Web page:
Millions of people have seen $25 billion in student loan debt forgiven. Who, why and how?

What is happening

Although President Joe Biden has not announced his decision on widespread student loan forgiveness, millions of borrowers have seen $25 billion in debt forgiven during his tenure.

why is it important

With one in five Americans carrying student debt, loan forgiveness can help ease the pain of soaring inflation and economic uncertainty.

We’re all still awaiting President Joe Biden’s decision to write off student loan debt, but millions of borrowers have seen $25 billion in student loans written off by the Department of Education since Biden took office on January 21, 2021. Beneficiaries include borrowers with disabilities. , victims of fraudulent colleges and government employees like teachers and nurses.

Biden campaigned in 2020 on canceling a “minimum of $10,000” in student loan debt for everyone, and April 28 promised a decision on the matter “within the next few weeks,” but nearly two months have passed without any action on the general cancellation of the debt.

The $25 billion in student loan debt already written off during Biden’s tenure sounds like a lot of money, but it pales in comparison to the big picture. About 20% of Americans owe money on student loans for a total of $1.6 trillion in debt, or an average of $37,013 per borrower.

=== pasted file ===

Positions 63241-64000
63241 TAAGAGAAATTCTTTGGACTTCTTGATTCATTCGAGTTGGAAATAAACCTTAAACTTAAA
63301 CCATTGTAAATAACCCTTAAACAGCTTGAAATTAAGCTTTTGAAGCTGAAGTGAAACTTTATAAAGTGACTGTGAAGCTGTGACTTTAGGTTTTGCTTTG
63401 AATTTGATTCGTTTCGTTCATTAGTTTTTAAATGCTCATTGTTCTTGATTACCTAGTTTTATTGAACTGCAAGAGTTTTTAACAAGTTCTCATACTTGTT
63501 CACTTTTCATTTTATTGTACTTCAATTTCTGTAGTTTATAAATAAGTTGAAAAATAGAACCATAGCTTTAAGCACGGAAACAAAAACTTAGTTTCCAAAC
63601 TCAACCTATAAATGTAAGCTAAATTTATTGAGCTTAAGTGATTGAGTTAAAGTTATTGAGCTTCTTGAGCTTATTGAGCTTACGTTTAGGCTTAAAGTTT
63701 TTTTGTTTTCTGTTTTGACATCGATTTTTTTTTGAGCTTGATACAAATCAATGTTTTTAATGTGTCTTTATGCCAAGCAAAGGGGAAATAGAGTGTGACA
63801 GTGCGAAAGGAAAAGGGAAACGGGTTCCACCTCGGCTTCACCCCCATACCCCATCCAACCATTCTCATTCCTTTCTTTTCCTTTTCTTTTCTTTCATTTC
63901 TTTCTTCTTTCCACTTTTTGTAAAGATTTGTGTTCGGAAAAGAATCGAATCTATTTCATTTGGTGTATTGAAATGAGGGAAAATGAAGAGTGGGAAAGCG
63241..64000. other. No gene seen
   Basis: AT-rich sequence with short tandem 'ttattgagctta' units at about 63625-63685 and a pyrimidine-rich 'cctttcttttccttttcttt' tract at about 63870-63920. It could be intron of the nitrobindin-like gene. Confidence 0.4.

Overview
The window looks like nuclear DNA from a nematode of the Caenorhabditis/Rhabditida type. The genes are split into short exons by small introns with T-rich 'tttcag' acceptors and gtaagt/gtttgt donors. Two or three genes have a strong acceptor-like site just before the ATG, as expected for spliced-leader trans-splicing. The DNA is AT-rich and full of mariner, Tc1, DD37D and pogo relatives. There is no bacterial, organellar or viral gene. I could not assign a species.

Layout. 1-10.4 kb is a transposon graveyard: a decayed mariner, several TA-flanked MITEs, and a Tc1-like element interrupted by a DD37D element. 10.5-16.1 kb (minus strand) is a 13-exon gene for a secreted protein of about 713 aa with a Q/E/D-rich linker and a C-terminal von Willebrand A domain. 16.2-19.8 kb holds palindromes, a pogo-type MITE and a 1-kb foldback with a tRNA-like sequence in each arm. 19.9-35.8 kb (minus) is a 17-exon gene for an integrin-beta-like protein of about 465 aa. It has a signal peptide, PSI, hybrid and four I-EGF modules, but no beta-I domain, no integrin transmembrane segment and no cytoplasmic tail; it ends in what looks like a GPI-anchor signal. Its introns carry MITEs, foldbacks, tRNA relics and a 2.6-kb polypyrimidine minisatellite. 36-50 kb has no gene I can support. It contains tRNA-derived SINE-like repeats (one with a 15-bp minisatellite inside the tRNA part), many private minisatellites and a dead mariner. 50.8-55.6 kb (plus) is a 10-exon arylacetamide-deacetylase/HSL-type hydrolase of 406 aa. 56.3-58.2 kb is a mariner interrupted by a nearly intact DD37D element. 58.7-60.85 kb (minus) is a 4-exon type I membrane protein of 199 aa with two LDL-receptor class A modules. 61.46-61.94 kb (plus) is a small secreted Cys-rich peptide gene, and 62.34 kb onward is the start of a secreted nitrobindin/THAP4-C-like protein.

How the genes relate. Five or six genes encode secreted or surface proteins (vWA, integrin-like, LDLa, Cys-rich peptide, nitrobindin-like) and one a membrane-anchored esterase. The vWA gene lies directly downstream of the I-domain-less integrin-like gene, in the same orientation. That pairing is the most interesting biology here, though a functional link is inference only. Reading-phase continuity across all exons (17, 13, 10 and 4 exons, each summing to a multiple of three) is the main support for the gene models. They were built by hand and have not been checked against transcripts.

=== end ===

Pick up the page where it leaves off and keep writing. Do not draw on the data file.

Find out who has already qualified for student loan forgiveness and how you can check if you are one of the borrowers eligible for debt forgiveness. For more, here’s what we know about how debt cancellation could affect your credit score.

$7.3 billion in student loans discharged for public servants

In October 2021, the Department of Education announced “transformative” changes to the Civil Service Loan Forgiveness Scheme, immediately making 22,000 borrowers immediately eligible for debt forgiveness. The ministry expects its policy changes to allow more than 550,000 borrowers who have consolidated their loans to eventually become eligible for debt forgiveness.

The PSLF program cancels the remaining balance on a student loan after the borrower has made 120 qualifying monthly payments. Anyone working for a federal, state, or local government agency can apply for the program, including teachers, firefighters, military, nurses, and other public sector employees. PSLF program canceled $7.3 billion in student loans for 127,000 borrowers so far during Biden’s tenure.